Easy money supported by moral hazard, check

One of the philosophical underpinnings behind the US housing bubble was the belief that all Americans should own their homes, even if they borrowed to do so.  A similar philosophical belief has taken hold in higher education.

An increasing percentage of graduates are finding themselves burdened with student loans upon graduation; less than half of the graduates in 1993 received loan repayment coupons with their degrees.  In 2008, more than two-thirds graduated with loans, having borrowed double what their 1996 counterparts did.   Almost 50% of those with student loans indicate repayment makes it hard to make ends meet, and around 25% indicate student loans impact career choices and delay the purchasing of a home.

Parents, students, bankers, investors, and policymakers alike should reconsider the value of education and ask the uncomfortable but critical question: Is higher education an overvalued asset?  Much of America has come to question the value of $1,000 per square foot homes.  The time has come to reconsider the value of $1,000 per week education.

Vikram Mansharamani, Lecturer at Yale University, is the author of the recently released Boombustology: Spotting Financial Bubbles Before They Burst (Wiley, 2011).  He has been an active participant in the education bubble, having acquired a bachelors degree from Yale University, two masters degrees from MIT, and a PhD from the Sloan School of Management.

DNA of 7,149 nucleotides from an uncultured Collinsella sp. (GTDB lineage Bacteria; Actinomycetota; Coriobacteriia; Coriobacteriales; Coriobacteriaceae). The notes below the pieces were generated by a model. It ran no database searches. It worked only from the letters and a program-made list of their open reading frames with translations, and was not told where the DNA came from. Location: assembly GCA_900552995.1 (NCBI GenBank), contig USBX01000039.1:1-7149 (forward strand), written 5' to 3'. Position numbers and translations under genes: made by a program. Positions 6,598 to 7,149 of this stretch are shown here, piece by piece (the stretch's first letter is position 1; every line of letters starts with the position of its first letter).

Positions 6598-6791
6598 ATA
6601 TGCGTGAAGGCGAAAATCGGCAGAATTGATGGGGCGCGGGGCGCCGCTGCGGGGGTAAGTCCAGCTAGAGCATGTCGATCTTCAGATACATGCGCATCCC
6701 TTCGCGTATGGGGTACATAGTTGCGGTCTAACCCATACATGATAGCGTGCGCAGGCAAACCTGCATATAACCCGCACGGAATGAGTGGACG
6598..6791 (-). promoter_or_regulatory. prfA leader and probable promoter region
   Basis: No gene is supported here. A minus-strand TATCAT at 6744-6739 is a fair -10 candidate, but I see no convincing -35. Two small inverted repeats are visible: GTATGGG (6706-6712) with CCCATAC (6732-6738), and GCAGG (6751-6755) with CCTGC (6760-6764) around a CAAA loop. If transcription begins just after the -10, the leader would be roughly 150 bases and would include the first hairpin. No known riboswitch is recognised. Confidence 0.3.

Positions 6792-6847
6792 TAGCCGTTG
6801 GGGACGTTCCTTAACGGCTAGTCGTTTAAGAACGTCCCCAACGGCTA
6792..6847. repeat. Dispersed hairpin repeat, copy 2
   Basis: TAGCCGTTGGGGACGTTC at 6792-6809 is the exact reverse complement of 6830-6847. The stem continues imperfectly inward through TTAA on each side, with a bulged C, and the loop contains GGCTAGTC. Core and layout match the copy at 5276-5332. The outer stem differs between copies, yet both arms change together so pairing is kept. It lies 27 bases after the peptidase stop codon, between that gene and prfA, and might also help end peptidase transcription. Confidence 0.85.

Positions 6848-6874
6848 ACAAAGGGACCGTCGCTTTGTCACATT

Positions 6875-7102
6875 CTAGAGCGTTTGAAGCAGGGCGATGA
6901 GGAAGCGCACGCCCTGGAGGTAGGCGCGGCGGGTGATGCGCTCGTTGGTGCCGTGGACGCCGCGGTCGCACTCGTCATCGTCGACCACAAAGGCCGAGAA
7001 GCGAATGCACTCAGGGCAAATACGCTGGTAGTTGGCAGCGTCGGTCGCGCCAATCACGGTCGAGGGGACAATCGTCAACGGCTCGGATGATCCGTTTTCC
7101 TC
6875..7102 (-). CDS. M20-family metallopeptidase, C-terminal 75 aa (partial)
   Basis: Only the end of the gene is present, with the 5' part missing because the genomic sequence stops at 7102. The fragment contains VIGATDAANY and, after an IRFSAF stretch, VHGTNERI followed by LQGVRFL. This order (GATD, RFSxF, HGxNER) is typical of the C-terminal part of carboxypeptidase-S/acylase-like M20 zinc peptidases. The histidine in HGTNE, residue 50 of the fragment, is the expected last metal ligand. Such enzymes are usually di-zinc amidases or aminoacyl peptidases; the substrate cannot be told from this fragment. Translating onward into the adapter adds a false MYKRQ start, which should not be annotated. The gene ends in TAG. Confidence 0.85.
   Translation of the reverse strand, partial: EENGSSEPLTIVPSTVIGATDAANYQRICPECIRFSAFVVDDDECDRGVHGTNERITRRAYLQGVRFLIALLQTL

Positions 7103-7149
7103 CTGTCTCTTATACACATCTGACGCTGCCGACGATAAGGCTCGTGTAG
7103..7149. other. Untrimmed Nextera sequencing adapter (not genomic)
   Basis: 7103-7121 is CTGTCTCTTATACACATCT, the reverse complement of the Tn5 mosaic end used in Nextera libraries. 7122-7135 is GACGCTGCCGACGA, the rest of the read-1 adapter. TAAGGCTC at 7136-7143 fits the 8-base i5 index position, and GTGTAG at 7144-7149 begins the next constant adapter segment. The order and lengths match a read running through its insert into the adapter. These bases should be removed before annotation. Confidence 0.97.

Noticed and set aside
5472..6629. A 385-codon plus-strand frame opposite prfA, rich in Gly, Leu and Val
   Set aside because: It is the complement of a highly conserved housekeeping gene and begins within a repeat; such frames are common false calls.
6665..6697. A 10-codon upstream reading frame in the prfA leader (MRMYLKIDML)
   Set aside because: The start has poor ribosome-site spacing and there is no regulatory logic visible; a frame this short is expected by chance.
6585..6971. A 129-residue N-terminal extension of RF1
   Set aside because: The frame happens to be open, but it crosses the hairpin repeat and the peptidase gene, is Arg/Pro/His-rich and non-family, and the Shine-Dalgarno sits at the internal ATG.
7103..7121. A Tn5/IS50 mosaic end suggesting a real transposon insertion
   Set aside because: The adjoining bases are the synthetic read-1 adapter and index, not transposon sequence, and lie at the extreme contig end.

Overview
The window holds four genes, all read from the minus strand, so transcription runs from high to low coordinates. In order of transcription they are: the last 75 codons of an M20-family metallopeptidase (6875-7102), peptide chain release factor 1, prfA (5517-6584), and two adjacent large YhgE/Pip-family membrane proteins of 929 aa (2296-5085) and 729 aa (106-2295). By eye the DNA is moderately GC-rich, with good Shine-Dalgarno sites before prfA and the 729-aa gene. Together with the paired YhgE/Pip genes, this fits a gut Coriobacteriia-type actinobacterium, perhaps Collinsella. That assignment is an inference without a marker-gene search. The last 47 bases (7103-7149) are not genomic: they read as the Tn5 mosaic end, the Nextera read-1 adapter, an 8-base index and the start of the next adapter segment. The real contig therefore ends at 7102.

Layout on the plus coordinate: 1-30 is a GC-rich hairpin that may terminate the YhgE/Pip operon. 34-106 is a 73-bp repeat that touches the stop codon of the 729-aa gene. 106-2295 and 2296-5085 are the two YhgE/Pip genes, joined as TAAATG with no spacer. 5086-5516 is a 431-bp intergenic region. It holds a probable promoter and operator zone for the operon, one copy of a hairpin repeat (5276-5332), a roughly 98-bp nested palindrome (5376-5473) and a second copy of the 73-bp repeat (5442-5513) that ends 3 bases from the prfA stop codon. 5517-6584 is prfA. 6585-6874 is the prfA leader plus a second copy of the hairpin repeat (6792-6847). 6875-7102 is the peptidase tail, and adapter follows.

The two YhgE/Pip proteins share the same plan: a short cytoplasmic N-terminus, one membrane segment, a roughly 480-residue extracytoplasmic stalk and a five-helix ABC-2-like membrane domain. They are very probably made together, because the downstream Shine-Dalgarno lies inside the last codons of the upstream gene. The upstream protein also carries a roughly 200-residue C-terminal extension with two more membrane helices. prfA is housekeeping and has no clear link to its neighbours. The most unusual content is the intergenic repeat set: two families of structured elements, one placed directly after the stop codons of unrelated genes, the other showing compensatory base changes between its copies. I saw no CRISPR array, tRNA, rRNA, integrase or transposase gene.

Boombustology and Value Investing: Why Context Matters


Boombustology and Value Investing: Why Context Matters

By Vikram Mansharamani, PhD

As one who has fought with global equity markets during the past 20+ years, I remain confused by the typical value investor’s belief that “top-down” issues are not worth contemplating. Why is it that Graham and Dodd investing (as practiced by many value investors) downplays the role of context in the investment process? Wouldn’t the prudent investor want to understand risks and uncertainties relating to the environment in which he/she is investing?

Perhaps because I have spent a great deal of time investing outside of the United States, I have never had the luxury of dismissing macroeconomics, politics, or the actions of other investors. Consider Indonesia before and after the Asian Financial Crisis. Investing in the best companies at reasonable prices did not protect you. The utter bloodbath in the currency markets destroyed dollar returns. Likewise, many value investors faced steep losses during the second half of 2008 and the first quarter of 2009. Herd behavior and self-fulfilling dynamics unfortunately drive these dynamics.